For now I am going to make myself the self-appointed translator of mis-information to facts about COVID-19.
We are about to move into a catastrophic health care crisis and I will periodically post updates.
This is not about blame, or controversies, or politics and please don’t comment about those issues. This is about the facts I have been able to tease out of the medical literature and scientific sources.
Please note that I am a cancer doctor. I am not an infectious disease specialist or epidemiologist (and if any such specialists want to help me, please PM me). But I have been immersed in this epidemic since Day One and this is my best interpretation of the facts.
Please — again — don’t comment on blame or politics.
If you want to share this please cut and paste and don’t include my name.
Please contact your PCP for questions about your own health.
Here is a quick primer on COVID-19.
This post is directed towards people in MA but applies to the whole US.
Without question this disease is already here and will soon be everywhere, and all the concerns about travel will no longer matter. In the next few weeks the numbers will leap up. With that leap will come a huge huge crunch on the health care system.
As is true with all epidemics, fear leads and science follows. The science is coming, but what we have now is mostly based on China and now Italy.
First off, in both countries, children seemed mostly unaffected. In China, less than 2% of the cases were under 20. As of Feb 29, no children under 10 in China died of the disease and the mortality rate for people 10-40 was 0.2%. In Italy, kids are also rarely getting sick. It is not yet clear whether they are carriers.
In Italy and China about 80% of people had mild (or asymptomatic) cases. 15% required hospitalization. 5% needed ICUs. Our hospitals will be overwhelmed within a few weeks. Try to do everything you can to stay well and not catch this so you don’t become a person trying to get into one of those ICU beds.
The best thing you can do to protect yourself is hand washing, cleaning surfaces, and social distancing — which is now recommended by CDC for elders and those with medical issues (which they define as heart, lung, kidney) and I would add active cancers. How do you social distance? Work at home, no big gatherings, don’t touch, and most places recommend decreasing non-essential travel.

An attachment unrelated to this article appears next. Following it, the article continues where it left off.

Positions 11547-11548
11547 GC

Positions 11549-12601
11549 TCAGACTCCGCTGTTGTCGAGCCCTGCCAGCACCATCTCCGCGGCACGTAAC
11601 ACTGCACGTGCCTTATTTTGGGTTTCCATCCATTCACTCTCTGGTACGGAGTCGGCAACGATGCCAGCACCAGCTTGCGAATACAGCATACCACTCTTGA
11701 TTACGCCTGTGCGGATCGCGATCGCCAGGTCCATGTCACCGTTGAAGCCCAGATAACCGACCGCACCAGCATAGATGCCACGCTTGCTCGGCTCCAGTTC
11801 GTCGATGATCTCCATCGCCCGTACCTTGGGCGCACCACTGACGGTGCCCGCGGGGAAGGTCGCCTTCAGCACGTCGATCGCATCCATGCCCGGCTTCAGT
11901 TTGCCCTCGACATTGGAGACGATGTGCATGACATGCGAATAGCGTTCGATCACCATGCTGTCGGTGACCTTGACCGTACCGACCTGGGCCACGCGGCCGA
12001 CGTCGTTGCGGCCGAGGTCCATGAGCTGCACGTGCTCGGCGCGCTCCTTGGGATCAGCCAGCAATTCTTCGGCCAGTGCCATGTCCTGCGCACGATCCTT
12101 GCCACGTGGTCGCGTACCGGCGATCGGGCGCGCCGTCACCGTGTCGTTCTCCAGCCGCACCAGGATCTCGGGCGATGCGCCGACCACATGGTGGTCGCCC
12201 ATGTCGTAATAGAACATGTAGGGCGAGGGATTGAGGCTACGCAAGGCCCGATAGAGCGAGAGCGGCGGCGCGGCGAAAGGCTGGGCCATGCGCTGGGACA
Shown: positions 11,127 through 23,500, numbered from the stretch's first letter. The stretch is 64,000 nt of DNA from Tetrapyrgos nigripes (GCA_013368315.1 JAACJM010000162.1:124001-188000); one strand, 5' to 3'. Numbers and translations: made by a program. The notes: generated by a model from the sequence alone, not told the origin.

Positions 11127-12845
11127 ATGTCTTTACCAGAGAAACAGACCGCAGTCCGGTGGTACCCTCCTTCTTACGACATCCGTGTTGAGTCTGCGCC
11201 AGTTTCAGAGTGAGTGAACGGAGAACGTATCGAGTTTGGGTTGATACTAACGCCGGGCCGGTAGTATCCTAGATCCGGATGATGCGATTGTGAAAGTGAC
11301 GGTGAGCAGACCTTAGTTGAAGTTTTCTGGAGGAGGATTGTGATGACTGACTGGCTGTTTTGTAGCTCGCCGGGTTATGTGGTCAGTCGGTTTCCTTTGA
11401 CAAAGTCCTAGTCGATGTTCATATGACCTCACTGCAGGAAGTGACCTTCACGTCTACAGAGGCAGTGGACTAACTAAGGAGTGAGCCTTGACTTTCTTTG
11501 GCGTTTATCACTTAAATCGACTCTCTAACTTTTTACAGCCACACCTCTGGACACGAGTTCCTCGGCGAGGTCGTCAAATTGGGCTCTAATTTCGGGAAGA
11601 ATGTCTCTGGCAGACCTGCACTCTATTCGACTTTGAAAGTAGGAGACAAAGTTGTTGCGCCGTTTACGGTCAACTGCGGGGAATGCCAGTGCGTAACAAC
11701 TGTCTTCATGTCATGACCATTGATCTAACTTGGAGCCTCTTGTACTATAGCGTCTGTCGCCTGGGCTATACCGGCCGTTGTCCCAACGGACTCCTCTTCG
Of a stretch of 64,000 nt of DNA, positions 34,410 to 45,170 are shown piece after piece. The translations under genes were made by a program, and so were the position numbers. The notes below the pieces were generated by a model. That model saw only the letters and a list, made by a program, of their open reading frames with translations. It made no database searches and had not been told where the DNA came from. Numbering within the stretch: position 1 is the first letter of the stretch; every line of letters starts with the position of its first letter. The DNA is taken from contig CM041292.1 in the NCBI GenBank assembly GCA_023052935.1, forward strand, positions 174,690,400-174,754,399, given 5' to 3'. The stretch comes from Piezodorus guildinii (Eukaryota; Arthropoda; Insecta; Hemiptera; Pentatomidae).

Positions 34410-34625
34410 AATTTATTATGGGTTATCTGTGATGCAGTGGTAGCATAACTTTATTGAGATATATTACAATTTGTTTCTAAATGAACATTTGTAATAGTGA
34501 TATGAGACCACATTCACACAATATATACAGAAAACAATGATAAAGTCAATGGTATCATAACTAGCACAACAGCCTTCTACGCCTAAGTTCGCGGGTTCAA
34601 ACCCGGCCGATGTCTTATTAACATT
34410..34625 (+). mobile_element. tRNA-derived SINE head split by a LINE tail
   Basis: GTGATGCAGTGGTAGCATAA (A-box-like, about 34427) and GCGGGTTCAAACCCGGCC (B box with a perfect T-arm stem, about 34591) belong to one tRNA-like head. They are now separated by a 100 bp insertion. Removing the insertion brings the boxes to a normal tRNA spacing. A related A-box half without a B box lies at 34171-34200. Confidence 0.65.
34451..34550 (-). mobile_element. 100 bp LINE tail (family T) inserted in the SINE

A) Best info is at the following websites:
- WHO – much of our info comes from the numbers in China. (and soon Italy)
- Johns Hopkins Covid Website
- Massachusetts DPH Dashboard
- Arlington Covid pages
B) Testing is still barely being done in MA or anywhere. As of last week only ~2500 people had been tested in the US.
It is possible and maybe probable that more tests will be available in MA in the next few weeks or maybe even days.
In the meantime, if you have fever, cough and shortness of breath, call your PCP and see what they say. They may recommend regular flu testing first. They may check with their ID person (Infectious Disease doc) to see if you meet their criteria for COVID testing. These criteria will expand as tests become available.
C) What are the symptoms?
- Fever (88%)
- Dry cough (67%)
- Fatigue (38%)
- Sputum production (33%)
- Short of breath (18%)
- Sore throat (14%)
- Headache (13%)
- Muscle/joint aches (15%)
- Chills (11%)
- Nausea/vomiting (5%)
- Stuffy nose (5%)
- Diarrhea (4%)
- Coughing up blood (1%)
D) What kills Coronavirus? Surface lifespan?
It survives on surfaces likely around 9 days – but some strains show longer and temp/humidity matters.
List of things that work against it:
E) Mortality rate by age – WORLDWIDE – this may or not change in the US.
– >80 22%
– >70 8%
– >60 3.6%
– >50 1.3%
– >40 0.4%
– 10-39 0.2%
F) Immunosuppression? Pregnancy?
Cancer and is a risk for more severe disease. Specific details for other diseases are not currently available. So far pregnant women do not appear to be at higher risk for severe disease and don’t appear to transmit the virus to their babies but this is based on very small numbers.
My suggestion is that you band together in neighborhoods to look out for each other’s needs.
Brace yourself for lives very disrupted over probably the next couple/few months.
Don’t get your info from headlines.
Be kind to yourselves and each other and remember that everyone is struggling with all this uncertainty.
And take care of the health care workers you know and love. They are about to become your heroes.